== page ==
(CN) – The 9th Circuit allowed a male airport employee to sue his supervisors for allegedly failing to stop a female co-worker from propositioning him. “Men as well as women are entitled … to protection from a sexually abusive work environment,” Judge Andrew Kleinfeld wrote.
Rudolpho Lamas and Sylvia Munoz both worked for Prospect Airport Services at the McCarran International Airport in Las Vegas, helping passengers who needed wheelchairs.
Lamas, a recent widower, said Munoz handed him four love notes saying she was “turned on” and wanted to “go out.” He said the harassment escalated, even after he repeatedly rebuffed her advances and complained to their superiors.
Lamas eventually had to seek psychological help because Munoz had allegedly recruited other employees to harass him because he would not give in to Munoz’s advances.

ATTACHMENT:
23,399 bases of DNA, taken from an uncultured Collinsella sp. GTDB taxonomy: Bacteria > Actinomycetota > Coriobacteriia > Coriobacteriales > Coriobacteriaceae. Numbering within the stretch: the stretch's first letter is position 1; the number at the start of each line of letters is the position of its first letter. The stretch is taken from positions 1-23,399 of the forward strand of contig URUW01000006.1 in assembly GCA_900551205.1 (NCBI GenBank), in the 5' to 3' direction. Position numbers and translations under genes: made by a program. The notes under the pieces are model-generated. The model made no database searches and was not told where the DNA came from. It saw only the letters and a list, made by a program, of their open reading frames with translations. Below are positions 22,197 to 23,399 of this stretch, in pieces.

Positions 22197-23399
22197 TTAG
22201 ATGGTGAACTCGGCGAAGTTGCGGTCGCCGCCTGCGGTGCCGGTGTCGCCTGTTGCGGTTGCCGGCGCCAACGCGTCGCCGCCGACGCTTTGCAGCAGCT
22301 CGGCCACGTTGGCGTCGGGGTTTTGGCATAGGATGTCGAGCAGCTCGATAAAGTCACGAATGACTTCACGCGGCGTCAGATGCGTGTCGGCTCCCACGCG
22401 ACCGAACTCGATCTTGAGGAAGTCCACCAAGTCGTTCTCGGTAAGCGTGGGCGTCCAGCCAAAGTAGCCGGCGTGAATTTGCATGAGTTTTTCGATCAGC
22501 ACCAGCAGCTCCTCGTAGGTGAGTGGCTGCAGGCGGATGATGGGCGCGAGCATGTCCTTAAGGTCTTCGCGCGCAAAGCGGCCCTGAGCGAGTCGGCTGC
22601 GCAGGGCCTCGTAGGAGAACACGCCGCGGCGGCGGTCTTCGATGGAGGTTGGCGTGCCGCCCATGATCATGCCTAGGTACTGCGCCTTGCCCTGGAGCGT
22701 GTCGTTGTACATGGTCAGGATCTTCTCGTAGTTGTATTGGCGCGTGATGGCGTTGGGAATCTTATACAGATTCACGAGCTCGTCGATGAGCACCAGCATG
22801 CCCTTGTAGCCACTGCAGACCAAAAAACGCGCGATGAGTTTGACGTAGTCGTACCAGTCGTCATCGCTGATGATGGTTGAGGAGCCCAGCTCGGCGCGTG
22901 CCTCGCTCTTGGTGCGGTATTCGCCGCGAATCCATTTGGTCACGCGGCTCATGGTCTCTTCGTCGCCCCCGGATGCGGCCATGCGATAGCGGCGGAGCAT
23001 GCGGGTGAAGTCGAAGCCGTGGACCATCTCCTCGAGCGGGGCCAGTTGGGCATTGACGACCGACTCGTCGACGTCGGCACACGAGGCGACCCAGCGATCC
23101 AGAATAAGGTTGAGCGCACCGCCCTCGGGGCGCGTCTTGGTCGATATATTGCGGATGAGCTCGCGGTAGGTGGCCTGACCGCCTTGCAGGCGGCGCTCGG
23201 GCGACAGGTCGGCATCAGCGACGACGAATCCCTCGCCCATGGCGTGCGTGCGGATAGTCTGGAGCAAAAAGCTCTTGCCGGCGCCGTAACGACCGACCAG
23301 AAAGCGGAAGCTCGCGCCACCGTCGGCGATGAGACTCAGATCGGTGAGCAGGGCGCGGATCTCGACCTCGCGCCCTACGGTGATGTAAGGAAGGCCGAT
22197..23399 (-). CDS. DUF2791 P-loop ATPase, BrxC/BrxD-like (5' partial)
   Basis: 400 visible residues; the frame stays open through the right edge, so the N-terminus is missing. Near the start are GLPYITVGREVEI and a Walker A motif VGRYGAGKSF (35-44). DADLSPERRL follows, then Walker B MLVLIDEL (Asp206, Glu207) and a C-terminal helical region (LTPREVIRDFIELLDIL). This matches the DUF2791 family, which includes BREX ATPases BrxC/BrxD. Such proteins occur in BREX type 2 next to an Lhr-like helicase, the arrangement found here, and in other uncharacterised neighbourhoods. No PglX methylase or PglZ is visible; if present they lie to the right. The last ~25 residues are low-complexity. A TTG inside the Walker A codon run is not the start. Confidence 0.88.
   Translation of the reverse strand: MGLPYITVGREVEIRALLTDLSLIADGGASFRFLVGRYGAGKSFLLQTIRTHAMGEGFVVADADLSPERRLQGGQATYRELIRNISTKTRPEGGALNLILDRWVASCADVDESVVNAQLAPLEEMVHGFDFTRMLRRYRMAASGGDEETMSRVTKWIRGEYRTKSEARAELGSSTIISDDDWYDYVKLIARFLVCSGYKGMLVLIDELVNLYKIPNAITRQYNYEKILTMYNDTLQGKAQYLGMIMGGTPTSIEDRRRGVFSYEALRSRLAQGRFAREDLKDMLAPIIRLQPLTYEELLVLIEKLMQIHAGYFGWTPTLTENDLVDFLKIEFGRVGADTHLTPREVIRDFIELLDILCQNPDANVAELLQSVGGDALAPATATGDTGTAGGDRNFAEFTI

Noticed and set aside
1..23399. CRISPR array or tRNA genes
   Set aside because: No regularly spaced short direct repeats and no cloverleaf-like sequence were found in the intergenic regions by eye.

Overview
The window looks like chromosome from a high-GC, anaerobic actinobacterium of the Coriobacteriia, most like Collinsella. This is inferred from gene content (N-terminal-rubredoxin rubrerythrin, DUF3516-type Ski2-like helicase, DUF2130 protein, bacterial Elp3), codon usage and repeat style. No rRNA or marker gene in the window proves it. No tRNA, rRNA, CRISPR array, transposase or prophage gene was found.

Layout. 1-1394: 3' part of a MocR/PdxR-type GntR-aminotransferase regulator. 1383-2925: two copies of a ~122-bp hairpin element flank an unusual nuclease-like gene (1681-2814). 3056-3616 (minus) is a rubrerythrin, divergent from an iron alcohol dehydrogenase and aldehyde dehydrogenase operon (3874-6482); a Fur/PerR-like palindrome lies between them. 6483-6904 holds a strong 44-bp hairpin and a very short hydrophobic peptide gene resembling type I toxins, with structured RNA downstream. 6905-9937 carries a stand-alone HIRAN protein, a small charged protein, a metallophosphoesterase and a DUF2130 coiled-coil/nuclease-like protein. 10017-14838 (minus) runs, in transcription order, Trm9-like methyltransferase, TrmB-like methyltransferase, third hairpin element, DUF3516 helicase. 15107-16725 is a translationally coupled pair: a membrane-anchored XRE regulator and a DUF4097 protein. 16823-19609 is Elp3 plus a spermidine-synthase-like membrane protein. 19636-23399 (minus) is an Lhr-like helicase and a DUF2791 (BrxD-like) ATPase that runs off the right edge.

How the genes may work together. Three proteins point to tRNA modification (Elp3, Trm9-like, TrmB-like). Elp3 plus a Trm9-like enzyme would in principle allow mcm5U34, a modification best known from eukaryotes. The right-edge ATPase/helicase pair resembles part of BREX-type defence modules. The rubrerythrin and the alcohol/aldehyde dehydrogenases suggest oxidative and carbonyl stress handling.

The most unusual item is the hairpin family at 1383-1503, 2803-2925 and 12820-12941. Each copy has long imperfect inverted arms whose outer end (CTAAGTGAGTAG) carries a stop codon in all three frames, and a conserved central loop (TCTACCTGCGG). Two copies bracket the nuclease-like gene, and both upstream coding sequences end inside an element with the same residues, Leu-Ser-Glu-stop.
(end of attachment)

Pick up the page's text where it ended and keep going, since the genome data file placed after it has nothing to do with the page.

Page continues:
The other employees accused Lamas of being gay.
Lamas complained that every time he walked by Munoz, there was “something, some gesture some ‘Hey, hey’ wording or ‘Whew, whew,’ licking her lips suggestively, and asking if Lamas ‘wanted to have some fun.’ Munoz performed ‘blow job imitations,'” according to the ruling.
One supervisor viewed the harassment as a “joke” and suggested that Lamas walk around singing “I’m too sexy for my shirt.”
Lamas filed a complaint with the Equal Employment Opportunity Commission, which filed a federal lawsuit on his behalf, accusing his supervisors of turning a blind eye to the harassment.
A federal judge found that Munoz’s conduct was not severe enough to amount to sexual harassment, noting that Lamas admitted that most men in his circumstances would have welcomed the behavior he deemed discriminatory.
But a three-judge appellate panel in San Francisco reversed. Title VII, which protects workers from unwanted sexual advances, “is not a beauty contest, and even if Munoz looks like Marilyn Monroe, Lamas might not want to have sex with her, for all sorts of possible reasons,” Kleinfeld wrote.